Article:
It is June.
For many, the school year is winding to a close (if it hasn’t already ended). Some, (like myself who teaches in schools that do not conclude until the end of July) the school year is gearing up for the final sprint. For most educators, the end of the year means organizing and facilitating opportunities for families and community members to come to the school and share in what the students have learned. Given the limited time I have with my students, the thought of putting on a public performance is anxiety-provoking.
Plus, it steals precious learning time from my students. What I want is to maximize student learning time, while still giving the students an opportunity to perform. Public sharing should be a genuine, authentic sharing and celebration of learning. I want the audience to have a sense of what went into the making of this performance. For the students, I want them to have a chance to reflect and share what they have learned in the process. More importantly, be able to articulate the purpose of the work we did together. Enter the informant.
If you have never heard of an informant, you may already have done it without knowing. There is no one way to conduct an informance. But in general terms, it is similar to a performance in that there is an audience. Unlike a performance, the goal is to inform the audience as opposed to entertaining them. It is a way to intentionally showcase the celebration of learning, and is less polished than a formal performance would be. That is one of the biggest benefits of an informance. It allows you to stay focused on curriculum and the process of art-making. It also gives the parents more information about the celebration of learning process than a typical performance. As far as I am concerned, there is no reason why you cannot do a little entertaining as you educate and inform!
If you are new to the concept of informance, here are a few suggestions of how an informance could look.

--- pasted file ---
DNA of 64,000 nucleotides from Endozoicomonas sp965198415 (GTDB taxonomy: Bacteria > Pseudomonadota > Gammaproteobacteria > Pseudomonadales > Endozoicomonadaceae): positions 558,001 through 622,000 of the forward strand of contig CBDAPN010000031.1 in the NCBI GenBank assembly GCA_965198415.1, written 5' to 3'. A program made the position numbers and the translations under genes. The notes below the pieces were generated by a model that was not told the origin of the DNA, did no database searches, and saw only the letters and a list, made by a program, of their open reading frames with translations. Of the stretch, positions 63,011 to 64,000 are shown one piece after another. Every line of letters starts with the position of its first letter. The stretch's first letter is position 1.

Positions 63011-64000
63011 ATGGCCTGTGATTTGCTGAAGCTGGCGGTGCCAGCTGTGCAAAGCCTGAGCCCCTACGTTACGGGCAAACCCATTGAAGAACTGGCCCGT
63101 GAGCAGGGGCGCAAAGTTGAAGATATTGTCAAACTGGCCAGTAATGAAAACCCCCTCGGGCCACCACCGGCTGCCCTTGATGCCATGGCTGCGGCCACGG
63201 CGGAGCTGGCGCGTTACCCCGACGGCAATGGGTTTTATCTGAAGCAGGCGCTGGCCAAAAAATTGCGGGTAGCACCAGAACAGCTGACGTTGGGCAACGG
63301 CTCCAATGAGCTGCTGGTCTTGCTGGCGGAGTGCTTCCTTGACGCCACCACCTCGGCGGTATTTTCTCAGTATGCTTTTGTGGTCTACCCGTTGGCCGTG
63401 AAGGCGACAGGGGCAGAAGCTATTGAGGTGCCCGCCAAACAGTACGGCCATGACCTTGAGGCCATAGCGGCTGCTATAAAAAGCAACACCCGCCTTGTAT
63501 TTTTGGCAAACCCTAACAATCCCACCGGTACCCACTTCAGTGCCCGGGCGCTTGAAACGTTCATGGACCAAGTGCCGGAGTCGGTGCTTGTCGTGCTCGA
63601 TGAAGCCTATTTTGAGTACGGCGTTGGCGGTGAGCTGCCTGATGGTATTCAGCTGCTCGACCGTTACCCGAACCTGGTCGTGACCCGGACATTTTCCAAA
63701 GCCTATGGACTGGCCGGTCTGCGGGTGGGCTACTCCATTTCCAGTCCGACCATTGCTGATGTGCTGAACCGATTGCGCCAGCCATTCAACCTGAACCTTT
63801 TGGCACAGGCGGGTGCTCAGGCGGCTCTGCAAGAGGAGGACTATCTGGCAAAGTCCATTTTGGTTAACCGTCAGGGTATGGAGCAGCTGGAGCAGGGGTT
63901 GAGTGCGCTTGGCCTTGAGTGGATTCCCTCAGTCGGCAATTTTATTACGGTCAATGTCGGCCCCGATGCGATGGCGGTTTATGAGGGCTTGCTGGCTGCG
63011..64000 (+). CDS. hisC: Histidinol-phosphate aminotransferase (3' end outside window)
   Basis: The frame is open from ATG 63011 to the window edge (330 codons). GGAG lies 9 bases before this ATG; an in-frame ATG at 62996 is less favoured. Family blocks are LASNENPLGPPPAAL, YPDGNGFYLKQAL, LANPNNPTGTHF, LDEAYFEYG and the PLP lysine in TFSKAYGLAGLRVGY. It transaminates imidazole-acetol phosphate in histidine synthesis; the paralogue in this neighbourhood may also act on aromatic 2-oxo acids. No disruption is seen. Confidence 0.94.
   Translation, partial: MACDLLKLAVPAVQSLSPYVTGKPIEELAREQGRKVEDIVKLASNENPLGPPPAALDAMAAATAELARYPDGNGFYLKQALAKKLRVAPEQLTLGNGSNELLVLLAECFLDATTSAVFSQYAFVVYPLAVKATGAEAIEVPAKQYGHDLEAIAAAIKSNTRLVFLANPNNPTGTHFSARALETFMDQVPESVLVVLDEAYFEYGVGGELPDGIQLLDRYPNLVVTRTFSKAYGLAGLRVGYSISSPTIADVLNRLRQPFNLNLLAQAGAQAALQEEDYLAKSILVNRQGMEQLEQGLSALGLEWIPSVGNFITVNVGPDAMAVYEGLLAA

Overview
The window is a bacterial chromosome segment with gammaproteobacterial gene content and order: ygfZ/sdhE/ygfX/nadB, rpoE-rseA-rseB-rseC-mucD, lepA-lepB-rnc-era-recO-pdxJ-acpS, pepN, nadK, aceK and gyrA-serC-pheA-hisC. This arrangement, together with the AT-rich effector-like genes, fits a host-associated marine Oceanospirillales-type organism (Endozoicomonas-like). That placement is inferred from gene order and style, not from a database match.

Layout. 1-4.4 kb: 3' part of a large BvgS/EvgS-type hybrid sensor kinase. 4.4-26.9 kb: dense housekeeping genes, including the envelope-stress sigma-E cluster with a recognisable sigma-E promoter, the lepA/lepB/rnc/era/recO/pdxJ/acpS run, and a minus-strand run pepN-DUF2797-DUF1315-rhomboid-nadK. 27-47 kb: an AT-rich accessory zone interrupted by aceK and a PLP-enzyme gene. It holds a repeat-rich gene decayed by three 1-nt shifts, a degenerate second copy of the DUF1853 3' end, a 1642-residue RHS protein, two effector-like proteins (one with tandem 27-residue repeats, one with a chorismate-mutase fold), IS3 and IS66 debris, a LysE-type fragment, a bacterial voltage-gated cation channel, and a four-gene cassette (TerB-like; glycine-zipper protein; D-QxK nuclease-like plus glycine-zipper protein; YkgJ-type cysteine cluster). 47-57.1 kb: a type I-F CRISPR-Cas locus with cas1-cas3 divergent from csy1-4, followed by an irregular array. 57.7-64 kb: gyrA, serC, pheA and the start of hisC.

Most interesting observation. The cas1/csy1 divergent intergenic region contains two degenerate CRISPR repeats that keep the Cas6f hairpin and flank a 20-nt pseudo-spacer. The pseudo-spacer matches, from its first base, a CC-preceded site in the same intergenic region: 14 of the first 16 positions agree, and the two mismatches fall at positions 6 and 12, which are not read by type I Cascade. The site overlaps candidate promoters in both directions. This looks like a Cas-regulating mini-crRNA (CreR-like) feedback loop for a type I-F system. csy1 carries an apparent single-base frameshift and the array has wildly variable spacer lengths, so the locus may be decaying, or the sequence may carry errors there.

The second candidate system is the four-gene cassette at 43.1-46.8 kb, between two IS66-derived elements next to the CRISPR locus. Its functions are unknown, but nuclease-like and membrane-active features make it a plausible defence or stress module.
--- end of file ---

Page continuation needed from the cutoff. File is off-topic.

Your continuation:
This requires no rehearsal on the part of the students. It is effective if you are a teacher of an art form, but also works if you are educating your families about arts integration. You can invite the parents to attend an actual class so they see what a typical art class looks like. What would be different is you might take little breaks during the instruction to give the audience some background on the activities or exercises and allow time for questions from the audience. Depending on space and resources, you might want to invite the audience to participate in one of the activities. Allowing them to join in on the fun.
In this situation, the audience would not attend a typical class, but they may catch a glimpse of some of the work that you do in your class. It might be as formal as taking place on a stage. Or, it could take place in a multipurpose room where there is a “performance area” and an audience seating area. You may choose to showcase some typical warm-up activities or learning activities. In addition, you may even have the students do the explaining to the audience, rather than you telling the purpose of the exercise or the celebration of learning activity. Having the students do the talking may require some practice, but this kind of sharing allows you to continue to use class time to focus on curriculum. Instead of focusing on perfecting a performance.
This gives a little twist on the “informance” name with the “inform” standing for inform and informal! This format still allows you to spend most of your time covering various curricular objectives. Rather than rehearsing for a big production or concert, yet still gives students the experience of preparing a short piece that is rehearsed and more polished. Again, you may wish to have students talk about the process, and what they were learning as they prepared this specific piece. You may even build in time to have the audience ask questions of the students and yourself to give the audience and students greater involvement in the exchange.
So, if you are looking for a way about the celebration of learning of your students and have them share that celebrating learning with the community, consider an informance. This allows you, the students and your community to stay focused on what’s most important – the celebration of learning process!
Deirdre is a teaching artist and AI coach in the San Diego public schools dedicated to helping classroom teachers make arts an integral part of their teaching. Deirdre has an MEd in Arts Integration and over twenty years of classroom and performing arts teaching experience. Email Deirdre.